TALK-1 limits changes in δ-cellCa2+cand somatostatin secretion. (A) Ca2+c recorded in single Fura-2-loaded WT δ-cells perfused with the indicated treatments (representative of N = 3 mice per genotype). (B) Ca2+c recorded in single Fura-2-loaded TALK-1 KO δ-cells perfused with the indicated treatments (representative of N = 3 mice per genotype). (C) Increase in Ca2+c (area under the curve, AUC) in WT and TALK-1 KO δ-cells (AUC with 11 mM glucose was quantified between 0 and 800 s and AUC with EGTA and no extracellular Ca2+ was quantified between 1300 and 1500 s; N = 3 mice per genotype). (D) Maximum Ca2+c oscillation amplitude (F/Fmin) measured in WT and TALK-1 KO δ-cells (N = 6 mice per genotype). (E) Somatostatin secretion from WT and TALK-1 KO islets at 1 and 11 mM glucose (N = 4–7 islet preparations per genotype). (F) Representative Ca2+c transients in WT, TALK-1 KO, and human δ-cells subjected to depolarizing pulses in the presence of 11 mM glucose or 5 mM 2-deoxyglucose and 5 μM rotenone. The fold increase in δ-cell Ca2+ in response to increasingly is quantified in (G) (N = 12 cells (WT); 12 cells (TALK-1 KO); 7 cells (human)). *P < 0.05, **P < 0.005, ***P < 0.0005; ANOVA followed by Tukey's multiple comparison test.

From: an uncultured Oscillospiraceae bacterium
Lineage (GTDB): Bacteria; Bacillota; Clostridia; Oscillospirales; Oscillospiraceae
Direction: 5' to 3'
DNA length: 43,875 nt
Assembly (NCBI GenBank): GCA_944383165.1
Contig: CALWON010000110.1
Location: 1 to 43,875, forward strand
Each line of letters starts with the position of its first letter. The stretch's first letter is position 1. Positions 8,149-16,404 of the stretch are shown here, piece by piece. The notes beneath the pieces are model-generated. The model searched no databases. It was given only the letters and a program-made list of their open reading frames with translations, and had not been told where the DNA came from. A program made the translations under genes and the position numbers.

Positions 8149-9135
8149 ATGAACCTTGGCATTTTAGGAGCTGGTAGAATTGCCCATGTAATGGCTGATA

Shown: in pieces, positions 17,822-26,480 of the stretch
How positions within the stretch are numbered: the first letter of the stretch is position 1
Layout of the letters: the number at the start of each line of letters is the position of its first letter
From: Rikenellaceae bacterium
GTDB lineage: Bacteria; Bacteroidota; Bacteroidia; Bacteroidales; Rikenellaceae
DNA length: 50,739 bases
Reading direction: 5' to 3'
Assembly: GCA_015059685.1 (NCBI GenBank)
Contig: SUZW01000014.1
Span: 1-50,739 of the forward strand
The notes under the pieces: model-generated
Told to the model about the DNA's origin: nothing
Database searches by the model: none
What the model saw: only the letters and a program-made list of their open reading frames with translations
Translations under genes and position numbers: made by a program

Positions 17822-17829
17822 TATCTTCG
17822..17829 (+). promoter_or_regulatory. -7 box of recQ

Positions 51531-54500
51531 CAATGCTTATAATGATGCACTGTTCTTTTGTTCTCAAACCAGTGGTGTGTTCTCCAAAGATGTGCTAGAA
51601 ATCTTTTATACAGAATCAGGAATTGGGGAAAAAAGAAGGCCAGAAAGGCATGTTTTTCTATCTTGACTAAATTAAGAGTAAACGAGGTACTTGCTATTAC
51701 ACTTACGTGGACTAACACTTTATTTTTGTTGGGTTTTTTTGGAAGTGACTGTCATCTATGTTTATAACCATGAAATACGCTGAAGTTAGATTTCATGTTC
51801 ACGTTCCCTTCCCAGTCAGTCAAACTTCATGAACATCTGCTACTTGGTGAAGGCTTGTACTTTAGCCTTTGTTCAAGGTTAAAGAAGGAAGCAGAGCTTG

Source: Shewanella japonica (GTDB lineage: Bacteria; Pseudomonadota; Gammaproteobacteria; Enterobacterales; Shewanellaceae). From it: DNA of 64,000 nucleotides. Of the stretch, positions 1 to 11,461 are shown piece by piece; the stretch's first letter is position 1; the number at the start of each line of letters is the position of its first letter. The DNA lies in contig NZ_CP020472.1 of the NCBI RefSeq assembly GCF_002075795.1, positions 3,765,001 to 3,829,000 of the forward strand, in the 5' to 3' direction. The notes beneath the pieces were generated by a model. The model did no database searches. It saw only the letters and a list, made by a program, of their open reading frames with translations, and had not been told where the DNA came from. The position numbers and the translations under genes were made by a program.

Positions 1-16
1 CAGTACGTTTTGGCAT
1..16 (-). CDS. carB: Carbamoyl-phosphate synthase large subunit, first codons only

Figure 4
Figure 4
Electrical activity and VDCC currents in WT and TALK-1 KO δ-cells. (A) Vm recording from a WT δ-cell treated with indicated glucose concentrations (representative of recordings obtained from N = 12 cells/4 mice per genotype). (B) Vm recording from a TALK-1 KO δ-cell treated with indicated glucose concentrations (representative of recordings obtained from N = 12 cells/4 mice per genotype). (C) Quantification of plateau fraction in WT and TALK-1 KO δ-cells (N = 12 cells/4 mice per genotype). (D and E) Average Vm in WT and TALK-1 δ-cells at 1 and 11 mM glucose. (N = 12 cells/4 mice per genotype). (F) VDCC currents recorded from WT (representative of N = 9 cells/3 mice per genotype) and TALK-1 KO (representative of N = 8 cells/3 mice per genotype) δ-cells. VDCC current densities are quantified in (G); *P < 0.05.
Figure 5
Figure 5